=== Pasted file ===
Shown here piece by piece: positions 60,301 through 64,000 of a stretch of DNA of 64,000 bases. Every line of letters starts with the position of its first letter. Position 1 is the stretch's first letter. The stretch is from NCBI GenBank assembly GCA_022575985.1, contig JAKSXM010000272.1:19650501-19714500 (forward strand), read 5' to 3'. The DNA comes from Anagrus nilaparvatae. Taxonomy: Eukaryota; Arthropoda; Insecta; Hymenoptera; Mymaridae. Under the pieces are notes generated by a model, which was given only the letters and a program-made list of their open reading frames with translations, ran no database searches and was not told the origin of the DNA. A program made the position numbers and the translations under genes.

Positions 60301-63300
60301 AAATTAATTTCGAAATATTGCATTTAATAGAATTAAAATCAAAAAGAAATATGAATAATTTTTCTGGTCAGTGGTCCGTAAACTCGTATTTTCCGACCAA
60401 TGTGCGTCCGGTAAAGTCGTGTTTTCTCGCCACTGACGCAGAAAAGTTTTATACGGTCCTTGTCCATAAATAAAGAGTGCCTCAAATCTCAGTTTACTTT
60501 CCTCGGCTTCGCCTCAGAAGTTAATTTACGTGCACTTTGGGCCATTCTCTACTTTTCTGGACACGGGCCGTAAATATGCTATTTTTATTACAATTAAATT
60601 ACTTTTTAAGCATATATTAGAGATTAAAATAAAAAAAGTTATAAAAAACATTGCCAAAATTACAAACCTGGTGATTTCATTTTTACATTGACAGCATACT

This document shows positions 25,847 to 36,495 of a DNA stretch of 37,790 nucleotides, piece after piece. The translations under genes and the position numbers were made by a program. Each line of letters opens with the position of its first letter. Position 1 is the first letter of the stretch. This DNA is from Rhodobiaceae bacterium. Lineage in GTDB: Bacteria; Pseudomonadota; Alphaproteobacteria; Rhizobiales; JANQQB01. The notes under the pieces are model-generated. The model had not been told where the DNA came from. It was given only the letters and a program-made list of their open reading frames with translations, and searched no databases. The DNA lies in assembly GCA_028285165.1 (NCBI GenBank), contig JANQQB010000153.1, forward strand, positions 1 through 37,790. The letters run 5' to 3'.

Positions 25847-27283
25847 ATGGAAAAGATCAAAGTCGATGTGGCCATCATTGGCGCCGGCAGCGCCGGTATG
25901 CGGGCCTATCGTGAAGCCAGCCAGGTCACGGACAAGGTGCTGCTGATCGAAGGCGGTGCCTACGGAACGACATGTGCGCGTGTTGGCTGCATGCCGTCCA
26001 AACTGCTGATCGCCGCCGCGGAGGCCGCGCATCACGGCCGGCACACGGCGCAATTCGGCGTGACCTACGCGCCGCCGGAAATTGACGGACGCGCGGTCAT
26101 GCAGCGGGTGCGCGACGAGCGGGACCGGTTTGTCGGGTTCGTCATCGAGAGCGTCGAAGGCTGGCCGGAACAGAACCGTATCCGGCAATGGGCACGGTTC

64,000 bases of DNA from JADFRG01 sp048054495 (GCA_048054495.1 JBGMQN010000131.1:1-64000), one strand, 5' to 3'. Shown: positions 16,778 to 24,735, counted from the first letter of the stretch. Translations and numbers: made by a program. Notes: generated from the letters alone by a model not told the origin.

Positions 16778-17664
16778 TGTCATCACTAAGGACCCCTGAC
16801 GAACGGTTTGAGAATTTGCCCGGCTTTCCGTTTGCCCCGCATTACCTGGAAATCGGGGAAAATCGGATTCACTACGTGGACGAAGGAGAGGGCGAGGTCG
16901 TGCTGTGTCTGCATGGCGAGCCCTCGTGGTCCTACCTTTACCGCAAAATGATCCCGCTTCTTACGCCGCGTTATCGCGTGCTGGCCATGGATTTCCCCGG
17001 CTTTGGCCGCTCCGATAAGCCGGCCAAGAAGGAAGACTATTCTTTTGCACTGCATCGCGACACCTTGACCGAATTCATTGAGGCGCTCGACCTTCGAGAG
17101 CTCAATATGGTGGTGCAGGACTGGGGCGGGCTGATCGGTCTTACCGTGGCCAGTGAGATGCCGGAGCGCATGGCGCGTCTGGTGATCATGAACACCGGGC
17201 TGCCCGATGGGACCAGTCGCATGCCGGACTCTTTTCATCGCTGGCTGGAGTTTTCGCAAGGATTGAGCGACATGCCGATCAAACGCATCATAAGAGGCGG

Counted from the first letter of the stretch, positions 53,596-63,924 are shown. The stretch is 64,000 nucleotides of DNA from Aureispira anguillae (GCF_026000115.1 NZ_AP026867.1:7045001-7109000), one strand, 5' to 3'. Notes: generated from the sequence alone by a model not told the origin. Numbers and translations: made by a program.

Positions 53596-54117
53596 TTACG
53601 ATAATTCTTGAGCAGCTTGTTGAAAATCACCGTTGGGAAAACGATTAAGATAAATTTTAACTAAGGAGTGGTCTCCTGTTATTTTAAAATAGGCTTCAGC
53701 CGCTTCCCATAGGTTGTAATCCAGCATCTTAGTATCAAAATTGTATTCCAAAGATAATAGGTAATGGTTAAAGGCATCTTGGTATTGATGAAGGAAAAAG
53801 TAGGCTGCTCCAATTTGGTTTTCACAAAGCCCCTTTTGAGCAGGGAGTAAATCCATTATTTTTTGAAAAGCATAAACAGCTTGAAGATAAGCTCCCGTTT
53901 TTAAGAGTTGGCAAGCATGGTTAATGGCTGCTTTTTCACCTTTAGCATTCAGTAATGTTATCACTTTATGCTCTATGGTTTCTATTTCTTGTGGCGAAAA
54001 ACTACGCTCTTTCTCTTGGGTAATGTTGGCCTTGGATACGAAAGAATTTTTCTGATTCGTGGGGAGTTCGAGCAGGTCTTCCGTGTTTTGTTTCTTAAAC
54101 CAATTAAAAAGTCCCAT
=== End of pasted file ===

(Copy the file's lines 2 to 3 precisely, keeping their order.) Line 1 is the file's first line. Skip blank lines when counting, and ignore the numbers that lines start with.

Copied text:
Positions 60301-63300
60301 AAATTAATTTCGAAATATTGCATTTAATAGAATTAAAATCAAAAAGAAATATGAATAATTTTTCTGGTCAGTGGTCCGTAAACTCGTATTTTCCGACCAA